Amy Myers is known for her short stories and historical novels featuring Victorian chef Auguste Didier and chimney sweep Tom Wasp. Her contemporary series features classic car detective Jack Colby, and she is currently working on a new 1920s mystery series featuring Nell Drury, chef at Kent’s Wychbourne Court.
I was a stranger to the Dandy Gilver series when I began this novel, but by its end I was a committed friend. The quirky title had intrigued me and the style and plot hooked me. Dandy Gilver & A Bothersome Number of Corpses is the seventh in the series and long may it continue.
Dandy is an unusual and captivating protagonist, running her own private and idiosyncratic detection agency in 1920s Perthshire. Born in 1886 and married to a very non-bothersome husband Hugh, she lives in style at his ancestral home of Gilverton, and runs her agency with a partner, Alec Osborne. When she receives a phone call from one of the three Lipscott sisters, she is transported back to her childhood where she spent much time with them and their way-out mother in the idyllic surroundings of Pereford in Somerset. One of the three sisters, Fleur, has switched her early joyous exuberance for a reclusive life as a schoolmistress in St Columba’s College for Young Ladies in Scotland. She is refusing all callers and her sisters are concerned that she might disappear ‘again’. Dandy (short for Dandelion) is asked to find out what’s happening. The mission brings Dandy right into the path of the eccentric headmistress Miss Shanks who awards her the job of French, then English teacher. And then there is Fleur …. Not to mention the corpse of a missing woman on the cliffs.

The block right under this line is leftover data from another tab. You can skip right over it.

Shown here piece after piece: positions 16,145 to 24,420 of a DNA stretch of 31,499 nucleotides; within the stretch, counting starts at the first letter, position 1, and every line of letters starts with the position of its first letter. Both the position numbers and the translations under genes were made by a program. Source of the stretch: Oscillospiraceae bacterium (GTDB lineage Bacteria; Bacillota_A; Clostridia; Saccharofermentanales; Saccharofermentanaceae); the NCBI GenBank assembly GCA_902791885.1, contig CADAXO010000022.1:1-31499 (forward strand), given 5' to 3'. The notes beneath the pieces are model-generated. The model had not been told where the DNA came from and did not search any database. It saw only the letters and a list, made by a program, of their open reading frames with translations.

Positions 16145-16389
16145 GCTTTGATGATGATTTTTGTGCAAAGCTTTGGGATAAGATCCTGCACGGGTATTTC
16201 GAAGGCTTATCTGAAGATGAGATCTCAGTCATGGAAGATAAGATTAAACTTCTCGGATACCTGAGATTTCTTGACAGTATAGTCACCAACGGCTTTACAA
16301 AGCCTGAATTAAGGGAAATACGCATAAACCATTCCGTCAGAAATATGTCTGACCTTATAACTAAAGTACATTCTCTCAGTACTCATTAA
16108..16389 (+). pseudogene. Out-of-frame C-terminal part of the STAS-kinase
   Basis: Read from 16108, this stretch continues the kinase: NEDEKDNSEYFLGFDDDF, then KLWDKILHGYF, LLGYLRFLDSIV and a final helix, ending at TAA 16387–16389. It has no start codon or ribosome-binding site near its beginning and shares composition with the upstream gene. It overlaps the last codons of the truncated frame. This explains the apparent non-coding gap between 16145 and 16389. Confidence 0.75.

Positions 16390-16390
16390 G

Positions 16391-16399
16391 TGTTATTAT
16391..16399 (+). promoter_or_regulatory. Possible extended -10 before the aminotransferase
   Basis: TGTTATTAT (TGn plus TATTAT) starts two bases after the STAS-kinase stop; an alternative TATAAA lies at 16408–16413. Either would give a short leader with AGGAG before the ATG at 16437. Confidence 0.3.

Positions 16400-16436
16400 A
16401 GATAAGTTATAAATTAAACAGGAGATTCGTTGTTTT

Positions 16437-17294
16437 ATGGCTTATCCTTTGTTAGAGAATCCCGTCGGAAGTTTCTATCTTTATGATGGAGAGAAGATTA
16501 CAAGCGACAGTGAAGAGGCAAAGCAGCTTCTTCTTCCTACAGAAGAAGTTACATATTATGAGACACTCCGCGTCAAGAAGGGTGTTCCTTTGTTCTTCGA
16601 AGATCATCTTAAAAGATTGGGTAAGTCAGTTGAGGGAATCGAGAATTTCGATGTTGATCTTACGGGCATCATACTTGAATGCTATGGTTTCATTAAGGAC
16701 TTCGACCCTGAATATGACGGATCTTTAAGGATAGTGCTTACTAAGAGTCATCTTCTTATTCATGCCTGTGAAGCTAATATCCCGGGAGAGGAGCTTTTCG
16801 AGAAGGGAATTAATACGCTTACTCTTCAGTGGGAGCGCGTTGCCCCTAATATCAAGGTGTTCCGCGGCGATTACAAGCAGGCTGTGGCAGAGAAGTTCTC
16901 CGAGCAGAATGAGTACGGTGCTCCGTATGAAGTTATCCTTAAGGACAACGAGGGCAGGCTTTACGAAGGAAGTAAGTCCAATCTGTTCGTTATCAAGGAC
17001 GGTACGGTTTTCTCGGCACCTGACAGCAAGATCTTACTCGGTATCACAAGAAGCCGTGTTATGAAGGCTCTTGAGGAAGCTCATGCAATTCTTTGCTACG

But is it the only corpse – and whose corpse is it? The answers make for a plot that twists and turns its way to a satisfying conclusion. The story is steeped in period atmosphere complemented by the author’s witty style and Dandy’s engaging character . This isn’t a fast read, not because it lacks pace but because it is to be savoured every step of the way.